3 QCSD students honored by CB Chamber

Three Quakertown Community School District stu­dents are among a small group of 10 from Bucks County to win the Central Bucks Chamber of Commerce 2020 Young Citizen Award.

Strayer Middle School seventh-grader Alivia Remick and Quakertown Community High School seniors Mason Smith and Raymond Slifer each received the hon­or. The trio of community-minded stu­dents took part in a vir­tu­al cel­e­bra­tion host­ed by the Chamber on Friday, November 13.

Bucks County District Attorney Matt Weintraub, the keynote speak­er, praised the stu­dents for being “the best and the bright­est” and encour­aged them to con­tin­ue to “do all the good you can, by all the means you can, in all the ways you can, in all the places you can, at all the times you can, to all the peo­ple you can, as long as you can.”

In addi­tion to Mr. Weintraub, the event includ­ed Chamber lead­ers, state Sen. Steve Santarsiero, (D‑10), state Rep. Wendi Thomas (R‑178), Donna DeCarolis, the found­ing Dean of the Charles D. Close School of Entrepreneurship at Drexel University, and Jeane M. Vidoni, President and Chief Executive Officer of Penn Community Bank.

Each referred to COVID-19 and how impor­tant the efforts of these young peo­ple were dur­ing this dif­fi­cult time. Ms. Vidoni, whose com­pa­ny helped spon­sor the event, said that hold­ing it, even in a vir­tu­al for­mat, “is more impor­tant than ever.”

Ms. DeCarolis focused on the impor­tance of “resilience and per­spec­tive. … They are real­ly the core of your inner entre­pre­neur. You have the great advan­tage of sur­viv­ing this major obsta­cle in your life.”

Sen. Santarsiero said that despite “these very hard months, I see what the next gen­er­a­tion is doing, the ener­gy you have, the entre­pre­neur­ial spir­it and I know the future is in good hands. I believe these chal­lenges you’re fac­ing right now will mold you to be even stronger.”

Rep. Thomas said the work of each stu­dent “is very inspir­ing. Know that we’re all super proud of you.”

QCSD’s stu­dent hon­orees appre­ci­at­ed being part of the pro­gram. “There were a lot of very intel­li­gent peo­ple and they had a lot of good things to say that I could grow off of and try to fol­low,” Raymond said. “For me, the District Attorney’s words were very hum­bling. He told us to always strive to help the com­mu­ni­ty, and that’s always been a big thing for me.”

Raymond, who also attends the Upper Bucks County Technical School, is an aspir­ing man­u­fac­tur­ing engi­neer. A junior fire­fight­er with the Richlandtown Fire Co., Raymond said he grew up around the fire com­pa­ny, and the rea­son is not sur­pris­ing. His dad is its vice pres­i­dent and his mom a sec­ond lieu­tenant for the fire police.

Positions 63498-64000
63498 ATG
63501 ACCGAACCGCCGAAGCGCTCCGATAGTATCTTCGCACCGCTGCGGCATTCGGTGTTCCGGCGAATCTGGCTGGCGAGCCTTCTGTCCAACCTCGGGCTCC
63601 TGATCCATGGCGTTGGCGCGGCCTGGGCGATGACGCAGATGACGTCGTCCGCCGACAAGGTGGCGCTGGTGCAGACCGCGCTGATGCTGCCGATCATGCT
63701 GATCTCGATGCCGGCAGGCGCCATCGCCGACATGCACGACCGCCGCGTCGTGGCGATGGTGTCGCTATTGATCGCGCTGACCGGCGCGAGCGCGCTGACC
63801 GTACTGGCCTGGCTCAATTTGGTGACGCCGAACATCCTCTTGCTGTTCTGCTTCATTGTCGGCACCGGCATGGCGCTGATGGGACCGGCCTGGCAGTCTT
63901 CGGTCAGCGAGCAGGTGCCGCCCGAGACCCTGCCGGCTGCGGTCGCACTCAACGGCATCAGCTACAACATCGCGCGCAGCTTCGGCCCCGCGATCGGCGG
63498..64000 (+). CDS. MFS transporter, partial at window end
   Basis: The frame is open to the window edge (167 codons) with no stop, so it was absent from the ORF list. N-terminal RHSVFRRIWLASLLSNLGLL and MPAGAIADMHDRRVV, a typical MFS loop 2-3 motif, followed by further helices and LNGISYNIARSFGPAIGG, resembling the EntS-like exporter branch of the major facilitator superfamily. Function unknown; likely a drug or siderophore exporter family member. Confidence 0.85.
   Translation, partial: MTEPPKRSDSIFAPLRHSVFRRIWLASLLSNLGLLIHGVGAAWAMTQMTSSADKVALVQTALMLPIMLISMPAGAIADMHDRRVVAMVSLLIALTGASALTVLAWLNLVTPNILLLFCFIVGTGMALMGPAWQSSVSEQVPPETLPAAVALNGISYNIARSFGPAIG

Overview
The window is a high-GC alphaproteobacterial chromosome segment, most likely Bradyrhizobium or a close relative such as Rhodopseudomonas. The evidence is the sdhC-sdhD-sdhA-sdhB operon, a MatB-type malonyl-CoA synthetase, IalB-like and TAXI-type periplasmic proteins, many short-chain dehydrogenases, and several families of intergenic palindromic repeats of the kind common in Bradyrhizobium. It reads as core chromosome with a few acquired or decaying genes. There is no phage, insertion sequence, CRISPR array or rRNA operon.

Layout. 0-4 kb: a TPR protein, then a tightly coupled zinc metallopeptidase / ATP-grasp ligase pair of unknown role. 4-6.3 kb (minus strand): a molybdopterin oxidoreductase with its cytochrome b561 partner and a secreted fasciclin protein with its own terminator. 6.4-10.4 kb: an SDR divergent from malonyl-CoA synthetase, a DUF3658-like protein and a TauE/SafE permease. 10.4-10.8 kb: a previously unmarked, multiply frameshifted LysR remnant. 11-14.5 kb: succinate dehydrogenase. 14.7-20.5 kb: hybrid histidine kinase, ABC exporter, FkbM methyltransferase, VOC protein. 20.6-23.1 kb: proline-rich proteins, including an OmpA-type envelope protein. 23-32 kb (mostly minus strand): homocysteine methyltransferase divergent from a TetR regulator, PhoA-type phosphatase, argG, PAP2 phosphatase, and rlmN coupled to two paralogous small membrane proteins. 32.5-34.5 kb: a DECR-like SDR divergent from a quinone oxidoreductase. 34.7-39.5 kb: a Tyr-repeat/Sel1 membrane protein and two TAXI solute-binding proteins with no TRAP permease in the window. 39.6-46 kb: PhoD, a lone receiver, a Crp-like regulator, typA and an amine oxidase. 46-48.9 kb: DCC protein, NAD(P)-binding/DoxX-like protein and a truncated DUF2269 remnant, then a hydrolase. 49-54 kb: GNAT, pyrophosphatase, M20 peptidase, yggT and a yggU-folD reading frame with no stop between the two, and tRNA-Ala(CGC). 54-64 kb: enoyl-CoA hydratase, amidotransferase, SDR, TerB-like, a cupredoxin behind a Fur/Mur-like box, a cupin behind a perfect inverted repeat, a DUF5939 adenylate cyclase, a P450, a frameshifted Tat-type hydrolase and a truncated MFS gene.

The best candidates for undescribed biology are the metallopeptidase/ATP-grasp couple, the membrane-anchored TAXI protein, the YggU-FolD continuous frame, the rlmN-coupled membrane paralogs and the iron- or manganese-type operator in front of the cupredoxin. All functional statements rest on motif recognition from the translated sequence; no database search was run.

Raymond’s Eagle Scout project was to build 36 lock­ers for the fire company’s bunker gear. He said the project he worked on with a cou­ple of his bud­dies only took about three days. But the fundrais­ing took sev­er­al months, and he acquired more than $10,000 for the project.

“I’ve been in scouts since kinder­garten,” he said. “Between scouts and the fire com­pa­ny, I’ve been involved in doing some­thing for the com­mu­ni­ty ever since I can remem­ber. It’s a real­ly good feel­ing help­ing some­one in need.”

Mason, also an Eagle Scout, is a Junior Councilman for Quakertown Borough. Last May, when the effects of COVID-19 hit the com­mu­ni­ty hard, he held a food dri­ve and recruit­ed help from Quakertown Borough, Richland, Milford, Richlandtown Borough, Haycock Township and Trumbauersville. The result was 12,000 pounds of food dona­tions to ben­e­fit the Quakertown Food Pantry.

He said it was good to be among “like-minded peo­ple” at the Chamber event. “It’s good to see a lot more youth involve­ment in their com­mu­ni­ty. More kids seem to have a service-minded mind­set. They are exem­plary stu­dents and I appre­ci­at­ed the speak­ers refer­ring to us as ‘the future gen­er­a­tion of lead­ers.’ It speaks to me because these are impor­tant mem­bers of soci­ety, so when it comes from them it real­ly means a lot.”

, 13, is the youngest win­ner among the stu­dents. The for­mer stu­dent coun­cil mem­ber at the Sixth Grade Center, gives her time to sev­er­al orga­ni­za­tions includ­ing Richlandtown Fire Co., East Swamp Church, Feed My Starving Children, her sis­ters Girl Scout meet­ings, and Quakertown Community Outreach. As a mem­ber of stu­dent coun­cil, Alivia was part of a sub-group that led the school’s “Pennies for Patients” dri­ve that raised mon­ey for the Leukemia and Lymphoma Society.

“My mom has taught us very well about giv­ing back to oth­ers,” Alivia said. “I have a house and so many things that some peo­ple don’t have. While I can’t give them a house, I can do things to help their sit­u­a­tion.”

David Hammerschmidt, pres­i­dent of QCO, nom­i­nat­ed Alivia for the award that hon­ors young peo­ple for unique acts of courage, ser­vice and char­ac­ter.

“It’s not so much what she does but the spir­it she does it with,” he said. “Anytime we have an event I turn around and there’s Alivia. She’s involved in every­thing. There’s some­thing excep­tion­al, unique, about her. No mat­ter what she does she wants to do more. And she doesn’t need the super­vi­sion of an aver­age kid. She’s almost like anoth­er adult in the room. She takes direc­tion well and with humil­i­ty.”

Anna Shantz, who has chaired these Chamber events since their incep­tion in the 1980s, said “the good­ness among us is in our young peo­ple, their ded­i­ca­tion and their giv­ing. Seeing what they’ve done is ener­giz­ing and humbling.”